29 January 2014

New project: "Museum labyrinth"

Joe Tilson, "Labyrinth - Julian's Bower" (1974)
Serendipity - or rather, the search for arty faces - brought this work by Joe Tilson (in an article in a 2002 RA Magazine) into view. Tilson has used labyrinths often in his work.

Tilson "completed dozens of labyrinths, often made in wood with the path recessed into the panel, as if underground... Like the pilgrim's unicursal labyrinth at Chartres cathedral, the intricate maze has only one entrance, and only one route to the centre. It is not about getting to the centre first, says Tilson, but about the journey. For him, art is formed from the races of journeys. The labyrinth is also traditionally the underground lair of the Minotaur, and Dante used the Minotaur to guard the seventh circle of his Hell."

(The article, by Charlotte Mullins, also talks about Tilson's fascination with myth (which "stands outside time, existing idependently of our linear time-frame, universally belonging to every time and no time") and with pairing image and word, but using a language, Greek, "that was almost timeless through its longevity".)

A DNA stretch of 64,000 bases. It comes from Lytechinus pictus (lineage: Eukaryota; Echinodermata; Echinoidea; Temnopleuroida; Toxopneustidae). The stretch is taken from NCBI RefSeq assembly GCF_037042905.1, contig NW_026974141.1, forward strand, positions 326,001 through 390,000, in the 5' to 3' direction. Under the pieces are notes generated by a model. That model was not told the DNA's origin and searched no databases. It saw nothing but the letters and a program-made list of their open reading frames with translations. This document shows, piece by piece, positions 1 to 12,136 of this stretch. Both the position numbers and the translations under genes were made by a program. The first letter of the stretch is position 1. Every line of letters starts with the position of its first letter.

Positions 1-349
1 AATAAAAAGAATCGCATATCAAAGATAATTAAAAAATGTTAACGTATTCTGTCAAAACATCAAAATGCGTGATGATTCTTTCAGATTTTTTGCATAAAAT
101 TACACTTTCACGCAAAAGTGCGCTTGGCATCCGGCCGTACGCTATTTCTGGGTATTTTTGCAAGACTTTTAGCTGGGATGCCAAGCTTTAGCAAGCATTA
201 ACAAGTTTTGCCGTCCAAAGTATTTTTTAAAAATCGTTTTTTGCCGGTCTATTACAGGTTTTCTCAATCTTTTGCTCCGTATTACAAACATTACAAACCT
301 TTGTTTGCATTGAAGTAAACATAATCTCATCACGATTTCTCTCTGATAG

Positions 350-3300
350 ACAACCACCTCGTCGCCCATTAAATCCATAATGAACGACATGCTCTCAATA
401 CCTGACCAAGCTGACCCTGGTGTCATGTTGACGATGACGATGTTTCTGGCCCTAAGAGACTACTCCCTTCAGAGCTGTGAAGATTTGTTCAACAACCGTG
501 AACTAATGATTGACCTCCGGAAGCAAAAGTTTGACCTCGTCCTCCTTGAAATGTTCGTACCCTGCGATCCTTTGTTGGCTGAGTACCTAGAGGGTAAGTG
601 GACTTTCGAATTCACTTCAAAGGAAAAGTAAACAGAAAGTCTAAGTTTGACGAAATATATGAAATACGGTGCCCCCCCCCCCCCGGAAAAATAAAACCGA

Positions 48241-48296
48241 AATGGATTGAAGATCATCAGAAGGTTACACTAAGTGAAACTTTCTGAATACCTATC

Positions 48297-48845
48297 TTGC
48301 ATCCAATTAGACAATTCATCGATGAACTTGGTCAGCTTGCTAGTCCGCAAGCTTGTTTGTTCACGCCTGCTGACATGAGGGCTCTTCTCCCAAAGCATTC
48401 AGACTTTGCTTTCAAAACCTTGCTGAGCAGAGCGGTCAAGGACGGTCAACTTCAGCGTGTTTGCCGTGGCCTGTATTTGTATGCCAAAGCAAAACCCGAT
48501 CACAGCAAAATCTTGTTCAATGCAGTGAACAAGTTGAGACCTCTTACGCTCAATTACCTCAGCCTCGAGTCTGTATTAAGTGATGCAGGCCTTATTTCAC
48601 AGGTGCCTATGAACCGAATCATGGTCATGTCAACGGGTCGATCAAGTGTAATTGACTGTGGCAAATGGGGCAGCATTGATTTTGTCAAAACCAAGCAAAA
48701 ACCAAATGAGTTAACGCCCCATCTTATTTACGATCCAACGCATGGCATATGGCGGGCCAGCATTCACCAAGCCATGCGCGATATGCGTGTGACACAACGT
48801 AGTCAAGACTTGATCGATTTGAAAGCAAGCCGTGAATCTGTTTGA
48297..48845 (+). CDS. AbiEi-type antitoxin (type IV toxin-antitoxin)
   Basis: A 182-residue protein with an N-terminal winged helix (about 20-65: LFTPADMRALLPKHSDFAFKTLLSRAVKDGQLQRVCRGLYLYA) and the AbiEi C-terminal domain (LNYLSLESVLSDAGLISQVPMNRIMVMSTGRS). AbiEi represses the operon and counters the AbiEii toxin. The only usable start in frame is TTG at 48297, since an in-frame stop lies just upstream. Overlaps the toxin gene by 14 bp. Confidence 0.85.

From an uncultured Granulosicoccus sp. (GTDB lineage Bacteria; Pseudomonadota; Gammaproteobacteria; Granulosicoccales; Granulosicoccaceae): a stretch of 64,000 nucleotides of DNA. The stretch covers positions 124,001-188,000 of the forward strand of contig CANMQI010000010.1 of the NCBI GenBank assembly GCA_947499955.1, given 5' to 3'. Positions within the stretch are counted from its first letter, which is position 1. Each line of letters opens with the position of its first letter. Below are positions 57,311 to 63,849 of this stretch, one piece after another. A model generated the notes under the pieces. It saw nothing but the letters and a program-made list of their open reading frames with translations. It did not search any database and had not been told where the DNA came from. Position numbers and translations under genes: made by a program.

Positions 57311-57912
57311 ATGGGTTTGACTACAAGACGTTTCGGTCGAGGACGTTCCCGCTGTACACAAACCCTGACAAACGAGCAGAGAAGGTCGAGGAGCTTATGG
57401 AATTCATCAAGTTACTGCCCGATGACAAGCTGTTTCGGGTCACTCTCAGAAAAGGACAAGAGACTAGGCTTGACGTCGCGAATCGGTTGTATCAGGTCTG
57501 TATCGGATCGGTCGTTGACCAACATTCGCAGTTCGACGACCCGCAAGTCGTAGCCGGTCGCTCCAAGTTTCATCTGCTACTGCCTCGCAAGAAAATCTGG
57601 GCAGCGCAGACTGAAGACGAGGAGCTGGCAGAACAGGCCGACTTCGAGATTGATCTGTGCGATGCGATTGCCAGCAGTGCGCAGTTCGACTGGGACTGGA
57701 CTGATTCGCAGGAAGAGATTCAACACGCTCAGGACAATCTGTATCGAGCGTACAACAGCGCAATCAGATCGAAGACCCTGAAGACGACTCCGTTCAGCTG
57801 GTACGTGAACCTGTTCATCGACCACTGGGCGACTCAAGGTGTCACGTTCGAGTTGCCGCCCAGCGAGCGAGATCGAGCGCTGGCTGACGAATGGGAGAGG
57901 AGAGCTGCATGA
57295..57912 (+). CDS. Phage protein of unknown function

Types of labyrinth (via)
There is much to know and learn about labyrinths, so at the moment I'm holding on to the idea that it has one path to the centre - whereas a maze may contain dead ends, or to put it another way, choices in the pathway. In a labyrinth you can keep your hand on the wall and you'll find your way to the centre, and back out again - this is a unicursal design.

It seems obvious, if you concur with this definition, that a museum is more of a maze than a labyrinth. The physical layout of rooms and cases and quirks of displays has byways and can easily double back on itself, just as the classification of artifacts, of knowledge, branches out and may rejoin other branches. Visitors, in their journeys, can take many routes. There may even be several different doors by which to enter (and leave) the building.

Why does "museum maze" not appeal, even as a working title? Possibly maze has inappropriate connotations - playfulness (museums should be serious??) ... pointlessness ... wasted time ... or even, puzzle versus pilgrimage ...

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